In this reference, the first weight for N = 8 appears to be in error by a sign.  The correct weight is -0.3932....

 

        The normalized coordinate system is similar to the one for integration over triangles, except that one begins with

        x = rax (z) + rbx (h) + rcx (x)

        y = ray (z) + rby (h) + rcy (x)

        z = raz (z) + rbz (h) + rcz (x)

With this definition, the Jacobian happens to be 6 times the volume, V, of the original tetrahedron with the result that

        Integral ( ) dx dy dz = 6V Integral ( ) dz dh dx

        Hence, the following weights and abscissa are presented for the normalized coordinates just described, and abscissa, x, y, and z vary from 0 to 1 subject to the restriction that x + y + z <= 1.

 

                Tetrahedral-Domain Gauss Quadrature weights and abscissa

 

Quadratures Over Circles and Spheres

        I am not aware of any published quadrature formulas over the area of a circle.  Integration over the circumference of a circle is easy -- just use points equally-spaced in angle and weighted uniformly.  If any one knows where to find information about integration over the area of a circle, the surface of a sphere, or the volume of a sphere, please email me.

 

Clenshaw-Curtis Integration

        Although fewer people use Clenshaw-Curtis integration than quadrature integration, there are some good reasons to consider them.  First, error bounds are available to estimate how far off the result is from the actual result.  This is in stark contrast to quadrature schemes which promise nothing unless the equation being integrated is a polynomial of less than a specified degree.  Second, Clenshaw-Curtis integration provides the ability to reuse previous results.

        For example, a common method of applying Gaussian quadratures is to integrate using, say, 8 points of evaluation, then repeating the integration with 16 points (twice as many as 8).  If the two results match, then the answer is taken as accurate.  The problem is that 24 total evaluation points are required.  With Clenshaw-Curtis integration, 8 points of integration can be used initially with the result compared to an error bound.  If the error is small enough, one might stop at that point.  A still-suspicious individual might compute the result for 16 points, but only 8 more evaluation points are required because the first 8 points are reused in the second calculation!  This means that the suspicious individual has to compute only 16 total evaluation points to perform both an 8-point and a 16-point integration!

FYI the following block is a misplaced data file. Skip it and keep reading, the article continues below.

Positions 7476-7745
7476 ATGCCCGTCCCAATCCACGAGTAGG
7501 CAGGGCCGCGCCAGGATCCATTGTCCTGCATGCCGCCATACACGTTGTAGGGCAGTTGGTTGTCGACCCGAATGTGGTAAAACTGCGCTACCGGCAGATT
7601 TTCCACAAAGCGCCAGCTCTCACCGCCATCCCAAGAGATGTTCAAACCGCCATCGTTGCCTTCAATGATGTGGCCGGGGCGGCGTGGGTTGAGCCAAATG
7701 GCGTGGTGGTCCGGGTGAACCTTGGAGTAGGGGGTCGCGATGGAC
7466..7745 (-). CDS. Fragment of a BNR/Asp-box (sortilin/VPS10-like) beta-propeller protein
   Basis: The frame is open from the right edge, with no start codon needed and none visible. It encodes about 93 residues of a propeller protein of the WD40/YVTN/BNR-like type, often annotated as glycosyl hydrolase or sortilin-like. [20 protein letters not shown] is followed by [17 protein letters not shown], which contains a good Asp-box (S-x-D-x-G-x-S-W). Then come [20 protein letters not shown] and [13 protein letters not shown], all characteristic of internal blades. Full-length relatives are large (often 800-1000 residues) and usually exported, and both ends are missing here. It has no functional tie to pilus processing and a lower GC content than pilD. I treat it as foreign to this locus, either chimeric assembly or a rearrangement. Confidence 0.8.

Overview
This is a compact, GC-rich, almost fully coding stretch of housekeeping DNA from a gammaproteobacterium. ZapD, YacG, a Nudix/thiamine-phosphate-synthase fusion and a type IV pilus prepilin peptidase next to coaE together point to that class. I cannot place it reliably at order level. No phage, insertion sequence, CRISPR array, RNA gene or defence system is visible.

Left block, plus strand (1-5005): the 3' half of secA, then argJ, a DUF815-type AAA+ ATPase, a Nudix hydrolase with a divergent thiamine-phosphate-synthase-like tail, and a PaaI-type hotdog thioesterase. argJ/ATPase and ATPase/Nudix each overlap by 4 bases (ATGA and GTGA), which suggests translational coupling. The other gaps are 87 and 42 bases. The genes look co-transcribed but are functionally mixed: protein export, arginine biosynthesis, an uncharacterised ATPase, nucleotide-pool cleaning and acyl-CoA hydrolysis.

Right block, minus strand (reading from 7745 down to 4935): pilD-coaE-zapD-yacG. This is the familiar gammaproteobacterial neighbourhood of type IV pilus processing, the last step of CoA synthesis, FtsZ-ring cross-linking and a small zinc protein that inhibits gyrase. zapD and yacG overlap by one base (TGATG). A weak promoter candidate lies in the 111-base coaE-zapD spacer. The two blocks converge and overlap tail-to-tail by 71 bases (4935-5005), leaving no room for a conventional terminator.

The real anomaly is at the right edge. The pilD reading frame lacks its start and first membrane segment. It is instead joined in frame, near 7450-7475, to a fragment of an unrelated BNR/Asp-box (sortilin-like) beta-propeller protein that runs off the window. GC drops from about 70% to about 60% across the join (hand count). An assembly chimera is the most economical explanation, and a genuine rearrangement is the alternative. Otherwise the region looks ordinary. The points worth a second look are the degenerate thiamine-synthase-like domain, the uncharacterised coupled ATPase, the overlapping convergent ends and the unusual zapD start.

So why would one not always use Clenshaw-Curtis integration?  The first argument usually given is that with a given number of evaluation points, N, it can exactly integrate a polynomial of degree N - 1.  This is as compared to Gaussian integration which can exactly integrate a polynomial of degree 2N - 1.  I do not find this a very good argument, however, because if one ever had to integrate a polynomial, he would do it by hand and not by numerical integration techniques.  Another reason to avoid Clenshaw-Curtis integration is that every evaluation requires the computation of cos(x) where x varies in equally-spaced intervals from 0 to pi.  The computation time of cos(x) is very long.  One can, however, store the results in a table ahead of time.  Finally, perhaps the best reason to avoid the Clenshaw-Curtis scheme is that it is more complex than the Gaussian quadrature scheme.  It is very easy to write reliable Gaussian integration code, and much more difficult to program Clenshaw-Curtis.  My experience with the Clenshaw-Curtis procedure is that it did not really save any time because of the added complexity.

        With all that said, one can find information about the Clenshaw-Curtis algorithm from the following sources:

 

A list of abscissa and weights are provided here:

        One-dimensional Clenshaw-Curtis integration